Kent Messenger Column – 17-02-17
The digital revolution has been undeniably transformational, bringing endless opportunities through vast social and economic change. Like all great revolutions however, it presents new risks to our safety. Moving forward one of our greatest challenges as a nation will be cybercrime.
The UK has one of the most digitally dependent economies in the world, with the sector worth an estimated £118 billion a year. In the past three months alone, there have been nearly 200 recorded cyber-attacks in the UK. This poses a threat not only to our national digital infrastructure but also hampers the confidence of consumers and businesses.
Whilst this is happening on the national stage, it also affects many individuals with breaches of personal information in some of our biggest companies such as Yahoo, TalkTalk, Tesco, and Lloyds, to name just a few. Not to mention the countless numbers of spam emails, text messages and phone calls that many fall victim to every year. It is only natural that when these incidents occur, we question the safety of our personal data and who we are able to trust in protecting it.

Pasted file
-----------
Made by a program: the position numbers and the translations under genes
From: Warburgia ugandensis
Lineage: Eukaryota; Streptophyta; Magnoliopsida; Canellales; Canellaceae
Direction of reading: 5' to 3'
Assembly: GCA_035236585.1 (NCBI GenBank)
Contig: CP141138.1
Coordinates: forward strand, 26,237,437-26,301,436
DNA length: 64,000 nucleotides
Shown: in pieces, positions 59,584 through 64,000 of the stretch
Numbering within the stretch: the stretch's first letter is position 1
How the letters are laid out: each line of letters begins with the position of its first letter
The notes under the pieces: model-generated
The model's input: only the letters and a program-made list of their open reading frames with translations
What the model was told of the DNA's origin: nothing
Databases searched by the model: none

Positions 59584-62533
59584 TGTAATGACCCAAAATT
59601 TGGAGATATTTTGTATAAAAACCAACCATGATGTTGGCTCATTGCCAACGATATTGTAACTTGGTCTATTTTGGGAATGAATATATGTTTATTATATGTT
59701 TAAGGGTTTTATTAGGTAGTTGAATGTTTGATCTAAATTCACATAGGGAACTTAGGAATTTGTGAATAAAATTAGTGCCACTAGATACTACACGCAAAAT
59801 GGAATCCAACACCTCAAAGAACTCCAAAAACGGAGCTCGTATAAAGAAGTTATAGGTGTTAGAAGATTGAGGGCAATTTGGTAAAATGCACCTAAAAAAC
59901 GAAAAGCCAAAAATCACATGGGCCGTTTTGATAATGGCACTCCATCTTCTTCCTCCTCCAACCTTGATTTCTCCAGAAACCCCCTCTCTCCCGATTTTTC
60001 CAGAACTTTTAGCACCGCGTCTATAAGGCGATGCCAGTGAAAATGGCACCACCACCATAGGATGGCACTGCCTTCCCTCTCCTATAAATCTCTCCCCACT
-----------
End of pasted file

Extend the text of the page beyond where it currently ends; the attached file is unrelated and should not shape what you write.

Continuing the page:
The Government have shown a commitment to tackling this issue, with HM the Queen opening the new National Cyber Security Centre this week. The hub aims to improve Britain's resilience to cyber-attacks and protect the economy and wider society.
This is not however a fight that can be fought alone, it requires support from business. 65% of large businesses reported a cyber-attack in the past 12 months. Yet nine out of ten do not have an incident management plan in the event of a cyber breach. Support will be offered by the specialised centre to prioritise tackling this digital challenge.
It is clear that modern day crime has evolved and we must all play our part by remaining vigilant. For more information on how to stay safe online visit: www.getsafeonline.org
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